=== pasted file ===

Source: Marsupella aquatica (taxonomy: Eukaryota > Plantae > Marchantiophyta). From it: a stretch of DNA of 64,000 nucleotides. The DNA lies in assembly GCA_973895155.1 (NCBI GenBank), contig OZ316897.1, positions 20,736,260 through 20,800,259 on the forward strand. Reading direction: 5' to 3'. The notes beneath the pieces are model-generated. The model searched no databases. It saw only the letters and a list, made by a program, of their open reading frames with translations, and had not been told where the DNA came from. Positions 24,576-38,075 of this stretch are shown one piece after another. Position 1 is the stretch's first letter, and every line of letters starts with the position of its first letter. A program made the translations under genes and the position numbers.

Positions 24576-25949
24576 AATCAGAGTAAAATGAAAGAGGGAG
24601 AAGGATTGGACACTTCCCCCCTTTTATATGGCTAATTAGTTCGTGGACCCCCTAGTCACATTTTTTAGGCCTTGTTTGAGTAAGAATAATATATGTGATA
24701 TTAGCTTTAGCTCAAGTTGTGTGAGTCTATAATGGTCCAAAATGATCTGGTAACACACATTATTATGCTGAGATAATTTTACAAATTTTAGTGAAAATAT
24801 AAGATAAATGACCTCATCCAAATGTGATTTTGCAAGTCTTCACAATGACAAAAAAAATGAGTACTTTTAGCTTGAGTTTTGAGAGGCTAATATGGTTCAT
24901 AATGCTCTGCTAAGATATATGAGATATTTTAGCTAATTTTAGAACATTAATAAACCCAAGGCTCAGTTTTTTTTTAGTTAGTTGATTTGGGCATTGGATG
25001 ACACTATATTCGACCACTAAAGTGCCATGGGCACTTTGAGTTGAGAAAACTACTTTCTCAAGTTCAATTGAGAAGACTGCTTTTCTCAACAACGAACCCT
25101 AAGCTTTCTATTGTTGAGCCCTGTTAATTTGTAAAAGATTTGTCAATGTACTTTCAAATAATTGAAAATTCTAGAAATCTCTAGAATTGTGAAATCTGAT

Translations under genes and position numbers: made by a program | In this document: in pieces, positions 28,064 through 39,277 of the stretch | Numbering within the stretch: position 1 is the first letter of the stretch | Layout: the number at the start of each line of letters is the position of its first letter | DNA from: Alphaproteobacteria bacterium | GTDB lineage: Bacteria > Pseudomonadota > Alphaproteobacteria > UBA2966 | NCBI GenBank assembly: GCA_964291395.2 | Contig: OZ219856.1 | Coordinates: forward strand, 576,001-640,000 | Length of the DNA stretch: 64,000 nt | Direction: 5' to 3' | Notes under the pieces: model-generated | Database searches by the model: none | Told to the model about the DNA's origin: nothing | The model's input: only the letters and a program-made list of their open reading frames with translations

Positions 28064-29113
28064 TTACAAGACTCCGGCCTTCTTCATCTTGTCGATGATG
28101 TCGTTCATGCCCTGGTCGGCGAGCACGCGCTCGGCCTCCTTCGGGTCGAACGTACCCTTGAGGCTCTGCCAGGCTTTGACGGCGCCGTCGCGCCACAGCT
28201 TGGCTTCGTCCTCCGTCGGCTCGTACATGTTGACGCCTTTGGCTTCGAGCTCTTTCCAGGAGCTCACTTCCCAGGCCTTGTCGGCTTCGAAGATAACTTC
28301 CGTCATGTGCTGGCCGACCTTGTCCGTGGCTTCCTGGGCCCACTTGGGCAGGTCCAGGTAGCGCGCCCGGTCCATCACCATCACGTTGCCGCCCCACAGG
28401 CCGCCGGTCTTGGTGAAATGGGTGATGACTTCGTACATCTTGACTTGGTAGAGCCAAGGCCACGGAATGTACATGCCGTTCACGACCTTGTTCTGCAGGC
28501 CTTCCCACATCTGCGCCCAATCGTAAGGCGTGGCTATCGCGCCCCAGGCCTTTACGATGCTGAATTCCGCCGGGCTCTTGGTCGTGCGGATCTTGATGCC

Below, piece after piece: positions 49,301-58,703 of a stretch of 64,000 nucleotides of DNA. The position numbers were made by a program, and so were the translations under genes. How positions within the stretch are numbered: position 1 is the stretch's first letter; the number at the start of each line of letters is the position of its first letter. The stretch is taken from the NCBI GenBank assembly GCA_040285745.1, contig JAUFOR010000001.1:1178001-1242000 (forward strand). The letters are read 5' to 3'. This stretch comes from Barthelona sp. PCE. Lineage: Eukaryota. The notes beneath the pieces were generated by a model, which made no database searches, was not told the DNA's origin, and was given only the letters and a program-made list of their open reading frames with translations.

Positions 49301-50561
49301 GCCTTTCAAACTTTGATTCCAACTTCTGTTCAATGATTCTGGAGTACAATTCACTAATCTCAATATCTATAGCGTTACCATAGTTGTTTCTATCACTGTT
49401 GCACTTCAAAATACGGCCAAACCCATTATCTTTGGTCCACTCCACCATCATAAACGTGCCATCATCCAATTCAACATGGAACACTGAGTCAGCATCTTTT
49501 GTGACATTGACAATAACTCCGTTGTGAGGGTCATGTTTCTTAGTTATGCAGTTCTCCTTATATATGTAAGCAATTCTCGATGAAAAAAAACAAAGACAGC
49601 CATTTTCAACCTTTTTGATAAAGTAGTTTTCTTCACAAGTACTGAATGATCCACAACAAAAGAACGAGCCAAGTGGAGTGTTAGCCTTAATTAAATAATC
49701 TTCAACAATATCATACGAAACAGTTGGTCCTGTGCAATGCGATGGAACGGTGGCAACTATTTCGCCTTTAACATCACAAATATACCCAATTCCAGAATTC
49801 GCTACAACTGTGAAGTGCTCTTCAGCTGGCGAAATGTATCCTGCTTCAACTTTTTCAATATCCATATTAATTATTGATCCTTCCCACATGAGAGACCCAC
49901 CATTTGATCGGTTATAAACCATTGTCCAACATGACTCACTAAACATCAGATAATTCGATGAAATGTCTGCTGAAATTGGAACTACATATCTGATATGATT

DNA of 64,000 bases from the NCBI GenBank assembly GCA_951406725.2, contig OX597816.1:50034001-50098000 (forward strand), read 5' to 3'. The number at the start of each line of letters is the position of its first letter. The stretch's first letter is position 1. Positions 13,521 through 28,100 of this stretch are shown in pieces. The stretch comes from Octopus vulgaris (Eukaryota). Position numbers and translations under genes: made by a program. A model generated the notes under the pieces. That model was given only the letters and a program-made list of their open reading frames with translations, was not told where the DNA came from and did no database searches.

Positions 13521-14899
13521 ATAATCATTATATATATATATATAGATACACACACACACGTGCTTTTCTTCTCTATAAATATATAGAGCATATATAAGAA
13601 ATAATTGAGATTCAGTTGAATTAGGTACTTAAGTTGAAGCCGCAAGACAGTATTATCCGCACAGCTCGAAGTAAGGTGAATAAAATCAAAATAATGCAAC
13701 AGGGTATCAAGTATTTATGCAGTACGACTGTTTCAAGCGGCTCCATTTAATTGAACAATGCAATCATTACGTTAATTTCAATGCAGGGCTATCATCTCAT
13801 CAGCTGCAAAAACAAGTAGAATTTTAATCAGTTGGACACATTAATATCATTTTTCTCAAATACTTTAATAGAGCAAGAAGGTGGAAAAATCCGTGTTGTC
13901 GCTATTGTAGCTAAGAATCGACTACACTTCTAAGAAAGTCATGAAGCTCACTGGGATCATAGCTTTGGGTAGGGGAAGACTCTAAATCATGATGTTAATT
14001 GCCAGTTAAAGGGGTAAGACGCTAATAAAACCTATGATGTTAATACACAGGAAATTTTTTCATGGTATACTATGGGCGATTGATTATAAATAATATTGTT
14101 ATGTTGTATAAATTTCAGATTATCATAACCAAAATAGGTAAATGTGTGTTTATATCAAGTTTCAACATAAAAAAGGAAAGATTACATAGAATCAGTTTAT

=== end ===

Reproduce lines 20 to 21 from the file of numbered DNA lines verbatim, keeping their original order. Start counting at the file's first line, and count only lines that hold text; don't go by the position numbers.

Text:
49301 GCCTTTCAAACTTTGATTCCAACTTCTGTTCAATGATTCTGGAGTACAATTCACTAATCTCAATATCTATAGCGTTACCATAGTTGTTTCTATCACTGTT
49401 GCACTTCAAAATACGGCCAAACCCATTATCTTTGGTCCACTCCACCATCATAAACGTGCCATCATCCAATTCAACATGGAACACTGAGTCAGCATCTTTT